• Drugs such as aspirin, blood thinners, anti-inflammatory medications (arthritis medications) and large doses of Vitamin E will need to be stopped temporarily for several days to a week prior to surgery.
  • Diet medication or St. John’s Wort should not be used for the two weeks prior to surgery.
  • Quit smoking and arrange for any help you may need at home.
  • The surgery is performed under a complete general anaesthesia, so that the patient is asleep during the procedure.
  • A cannula (a narrow tube-like instrument) is placed into the abdominal cavity in the upper abdomen or flank just below the ribs.
  • A laparoscope (a tiny telescope) connected to a special camera is inserted through the cannula. This gives the surgeon a magnified view of the patient’s internal organs on a television screen.
  • Other cannulas are inserted which allow your surgeon to delicately separate the adrenal gland from its attachments. Once the adrenal gland has been dissected free, it is placed in a small bag and is then removed through one of the incisions. It is almost always necessary to remove the entire adrenal gland in order to safely remove the tumour.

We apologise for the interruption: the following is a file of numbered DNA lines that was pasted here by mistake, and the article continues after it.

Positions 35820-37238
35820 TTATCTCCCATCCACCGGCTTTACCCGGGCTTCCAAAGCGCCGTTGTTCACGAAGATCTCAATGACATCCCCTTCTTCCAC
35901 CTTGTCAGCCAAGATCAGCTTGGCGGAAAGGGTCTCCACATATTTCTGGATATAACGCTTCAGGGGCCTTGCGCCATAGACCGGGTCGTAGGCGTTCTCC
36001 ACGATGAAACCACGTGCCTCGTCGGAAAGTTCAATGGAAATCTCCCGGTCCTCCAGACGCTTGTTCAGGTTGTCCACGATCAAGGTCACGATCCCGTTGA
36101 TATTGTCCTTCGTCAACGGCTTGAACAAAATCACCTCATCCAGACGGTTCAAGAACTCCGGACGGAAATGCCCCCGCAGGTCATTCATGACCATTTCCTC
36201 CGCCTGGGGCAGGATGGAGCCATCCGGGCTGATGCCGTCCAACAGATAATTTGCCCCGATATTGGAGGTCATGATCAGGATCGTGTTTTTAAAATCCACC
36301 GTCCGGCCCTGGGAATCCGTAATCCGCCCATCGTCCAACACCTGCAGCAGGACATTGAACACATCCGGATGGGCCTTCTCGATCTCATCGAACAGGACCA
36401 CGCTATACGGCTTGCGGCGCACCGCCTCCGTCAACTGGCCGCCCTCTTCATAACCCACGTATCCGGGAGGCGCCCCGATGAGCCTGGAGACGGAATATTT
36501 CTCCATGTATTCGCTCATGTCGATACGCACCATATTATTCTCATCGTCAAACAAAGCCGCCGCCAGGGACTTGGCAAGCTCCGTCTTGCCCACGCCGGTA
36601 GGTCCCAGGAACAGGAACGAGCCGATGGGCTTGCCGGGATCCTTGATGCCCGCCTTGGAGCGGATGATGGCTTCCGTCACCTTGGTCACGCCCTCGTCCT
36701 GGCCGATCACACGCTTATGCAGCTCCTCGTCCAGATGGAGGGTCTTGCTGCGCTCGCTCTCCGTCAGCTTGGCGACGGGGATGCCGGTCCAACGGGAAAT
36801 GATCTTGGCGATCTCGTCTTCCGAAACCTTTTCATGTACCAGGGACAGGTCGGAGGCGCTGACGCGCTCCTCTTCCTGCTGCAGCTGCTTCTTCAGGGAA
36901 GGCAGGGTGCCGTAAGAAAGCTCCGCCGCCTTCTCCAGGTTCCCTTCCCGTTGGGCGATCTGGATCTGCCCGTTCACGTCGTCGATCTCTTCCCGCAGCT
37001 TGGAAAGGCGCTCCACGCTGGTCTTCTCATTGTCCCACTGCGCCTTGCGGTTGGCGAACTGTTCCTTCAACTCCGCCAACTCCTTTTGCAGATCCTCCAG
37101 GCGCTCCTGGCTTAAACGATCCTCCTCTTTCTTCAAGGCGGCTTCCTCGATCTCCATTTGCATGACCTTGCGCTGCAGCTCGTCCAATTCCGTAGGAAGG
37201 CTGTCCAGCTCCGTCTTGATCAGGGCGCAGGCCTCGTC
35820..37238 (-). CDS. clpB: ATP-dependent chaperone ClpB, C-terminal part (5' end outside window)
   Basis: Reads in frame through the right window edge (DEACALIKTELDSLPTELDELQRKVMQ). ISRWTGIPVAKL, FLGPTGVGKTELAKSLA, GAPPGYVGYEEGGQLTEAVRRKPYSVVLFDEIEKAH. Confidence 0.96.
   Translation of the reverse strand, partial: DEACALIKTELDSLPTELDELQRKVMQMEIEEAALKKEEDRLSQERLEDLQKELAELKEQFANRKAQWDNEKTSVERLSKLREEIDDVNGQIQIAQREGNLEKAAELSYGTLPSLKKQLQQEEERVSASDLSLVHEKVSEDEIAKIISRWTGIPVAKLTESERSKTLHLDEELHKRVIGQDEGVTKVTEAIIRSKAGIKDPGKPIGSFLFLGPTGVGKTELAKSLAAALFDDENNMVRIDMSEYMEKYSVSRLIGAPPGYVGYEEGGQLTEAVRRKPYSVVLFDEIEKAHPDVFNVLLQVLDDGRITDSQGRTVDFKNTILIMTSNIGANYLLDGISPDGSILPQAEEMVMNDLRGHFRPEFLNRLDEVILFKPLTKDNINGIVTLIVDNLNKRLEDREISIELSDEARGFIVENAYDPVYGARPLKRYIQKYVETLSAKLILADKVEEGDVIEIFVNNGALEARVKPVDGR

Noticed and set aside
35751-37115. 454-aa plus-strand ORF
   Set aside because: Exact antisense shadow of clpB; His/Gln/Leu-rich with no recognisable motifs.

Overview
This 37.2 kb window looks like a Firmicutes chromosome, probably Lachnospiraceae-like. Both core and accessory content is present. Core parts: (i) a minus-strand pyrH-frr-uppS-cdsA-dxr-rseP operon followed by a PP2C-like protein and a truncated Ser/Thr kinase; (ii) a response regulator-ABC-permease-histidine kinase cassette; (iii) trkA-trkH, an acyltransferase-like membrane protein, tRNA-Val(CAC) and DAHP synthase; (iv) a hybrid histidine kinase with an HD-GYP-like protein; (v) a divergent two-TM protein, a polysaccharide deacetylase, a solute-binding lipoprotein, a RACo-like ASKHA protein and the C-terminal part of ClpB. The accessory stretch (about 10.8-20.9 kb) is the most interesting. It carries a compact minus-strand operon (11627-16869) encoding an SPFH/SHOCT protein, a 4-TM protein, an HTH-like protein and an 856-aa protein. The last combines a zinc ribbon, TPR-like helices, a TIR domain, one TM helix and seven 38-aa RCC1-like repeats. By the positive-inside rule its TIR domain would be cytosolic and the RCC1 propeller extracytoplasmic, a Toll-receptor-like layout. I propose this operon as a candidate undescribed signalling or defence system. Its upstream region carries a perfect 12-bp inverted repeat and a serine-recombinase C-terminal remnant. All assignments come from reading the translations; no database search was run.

• After the surgeon removes the adrenal gland, the small incisions are closed.

In a small number of patients the laparoscopic method cannot be performed. In that situation, the operation is converted to an open procedure. Factors that may increase the possibility of choosing or converting to the “open” procedure may include:

  • Obesity
  • A history of prior abdominal surgery causing dense scar tissue
  • Inability to visualize the adrenal gland clearly
  • Bleeding problems during the operation
  • Large tumour size (over 8cm in diameter)

The decision to perform the open procedure is a judgment decision made by your surgeon either before or during the actual operation. When the surgeon feels that it is safest to convert the laparoscopic procedure to an open one, this is not a complication, but rather sound surgical judgment. The decision to convert to an open procedure is strictly based on patient safety.